Archives for posts with tag: Love

 

Christian Unity Week

You shall not hate any of your kindred in your heart.

Reprove your neighbor openly so that you do not incur sin because of that person.l

Take no revenge and cherish no grudge against your own people.

You shall love your neighbor as yourself. I am the LORD.

Leviticus 19:17-18

This past Tuesday, our Cursillo community met to celebrate Christian Unity Week. Our Cursillo retreats are  unique: both ecumenical and co-ed. A group of us, then, gathered for an Ultreya, with three of us to give a short reflection on the theme ‘Christian Unity’. We did not coordinate our talks, trusting that the Spirit would guide our meditations to fit all together.

A young woman opened the evening with a brilliant PowerPoint presentation on ‘Je Suis Charlie’ and what it meant in her life at work. She did extend Unity week to Muslims, Buddhists, Hindus, Über Atheists… Interestingly, the third and last speaker, while using the parable of The Good Samaritan, also expanded the theme to include all of the above, the Samaritan becoming a Muslim or an Über Atheist.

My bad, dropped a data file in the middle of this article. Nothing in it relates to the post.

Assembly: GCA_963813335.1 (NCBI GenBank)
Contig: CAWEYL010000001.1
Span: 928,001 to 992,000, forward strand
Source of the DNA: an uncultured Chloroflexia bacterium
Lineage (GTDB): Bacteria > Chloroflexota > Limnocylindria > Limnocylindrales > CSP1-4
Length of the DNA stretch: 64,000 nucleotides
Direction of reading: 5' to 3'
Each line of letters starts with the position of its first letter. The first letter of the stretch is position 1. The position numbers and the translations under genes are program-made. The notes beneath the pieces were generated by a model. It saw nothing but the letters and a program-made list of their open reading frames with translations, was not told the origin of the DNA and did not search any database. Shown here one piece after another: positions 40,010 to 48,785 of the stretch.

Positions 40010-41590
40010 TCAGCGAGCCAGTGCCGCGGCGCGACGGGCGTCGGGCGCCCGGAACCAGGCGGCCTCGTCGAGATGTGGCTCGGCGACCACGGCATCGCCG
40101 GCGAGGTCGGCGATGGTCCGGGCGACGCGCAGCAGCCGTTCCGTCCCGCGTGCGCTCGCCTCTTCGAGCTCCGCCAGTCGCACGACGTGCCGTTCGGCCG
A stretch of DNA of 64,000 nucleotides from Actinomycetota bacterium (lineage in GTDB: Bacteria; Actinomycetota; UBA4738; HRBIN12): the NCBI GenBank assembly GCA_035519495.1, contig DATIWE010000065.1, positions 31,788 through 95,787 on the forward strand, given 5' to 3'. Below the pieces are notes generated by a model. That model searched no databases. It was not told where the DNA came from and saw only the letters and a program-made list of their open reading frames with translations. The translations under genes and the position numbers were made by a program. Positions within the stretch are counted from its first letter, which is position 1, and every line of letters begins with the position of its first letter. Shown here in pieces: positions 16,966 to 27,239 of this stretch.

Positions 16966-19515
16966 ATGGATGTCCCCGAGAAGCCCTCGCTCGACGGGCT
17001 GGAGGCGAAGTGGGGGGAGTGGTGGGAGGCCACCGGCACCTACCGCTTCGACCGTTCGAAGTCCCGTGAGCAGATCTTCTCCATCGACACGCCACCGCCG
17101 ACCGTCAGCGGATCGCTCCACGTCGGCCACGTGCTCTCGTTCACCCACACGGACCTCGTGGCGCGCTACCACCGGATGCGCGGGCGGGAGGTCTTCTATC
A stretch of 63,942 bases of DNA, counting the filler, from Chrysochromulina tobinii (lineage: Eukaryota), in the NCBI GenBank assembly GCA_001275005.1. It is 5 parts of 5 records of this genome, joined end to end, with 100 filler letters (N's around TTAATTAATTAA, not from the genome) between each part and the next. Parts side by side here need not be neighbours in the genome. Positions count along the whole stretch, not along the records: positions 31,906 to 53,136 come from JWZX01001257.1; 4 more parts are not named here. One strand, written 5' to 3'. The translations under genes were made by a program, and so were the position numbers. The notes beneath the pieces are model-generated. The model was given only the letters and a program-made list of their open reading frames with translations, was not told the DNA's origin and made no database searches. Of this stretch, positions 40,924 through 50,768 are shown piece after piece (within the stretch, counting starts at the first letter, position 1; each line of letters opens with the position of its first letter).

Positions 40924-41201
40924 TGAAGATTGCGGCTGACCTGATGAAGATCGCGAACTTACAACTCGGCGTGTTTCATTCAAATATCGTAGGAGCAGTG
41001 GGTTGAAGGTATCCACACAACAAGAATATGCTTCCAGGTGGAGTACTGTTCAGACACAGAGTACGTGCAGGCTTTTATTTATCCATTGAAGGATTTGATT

I came second and my bit went this way —

As a theme for Unity Week, we were given the verse: “You shall love your neighbor as yourself: I am the Lord.”

The whole Leviticus quote is fascinating (“You shall not hate any of your kindred in your heart”…) because it reflects a rather dark vision of the human heart, a heart that Godde knows well. And so throughout the Bible, Godde reminds us to love our brother, our neighbor. Because we need to be reminded, again and again.

Who is my neighbor? How near or far away is my horizon? How wide is my heart? Does it stop at my own family, my friends, my own denomination, my own country? Or in a Teilhard de Chardin’s way, is my worldview cosmic?

This evening, I would like to add to our Leviticus quote the famous Lucan reply,  — “You shall love the Lord, your God, with all your heart, with all your being, with all your strength, and with all your mind, and your neighbor as yourself.”   Lk 10:25:37

Love Godde — love your neighbor — love yourself.

Loving Godde doesn’t seem so hard. But love my neighbor? Love myself?

When Paul and I walk the Camino de Santiago, I carry one or two stones with me to remind me of one person or another whom I simply cannot forgive. I leave this stone along the way when I feel I have achieved my goal. On one occasion, I nestled my stones next to the reliquary of Santiago in the crypt of the cathedral. Another time, I left a stone on the altar in the beautiful chapel of Cristo de Burgos,.

Often I ask Godde to help me forgive and, when I cannot forgive, I ask Her to forgive for me until I can.

Recently, during two different retreats, I was helped to see how to approach the commandment to love my neighbor as myself in a different way.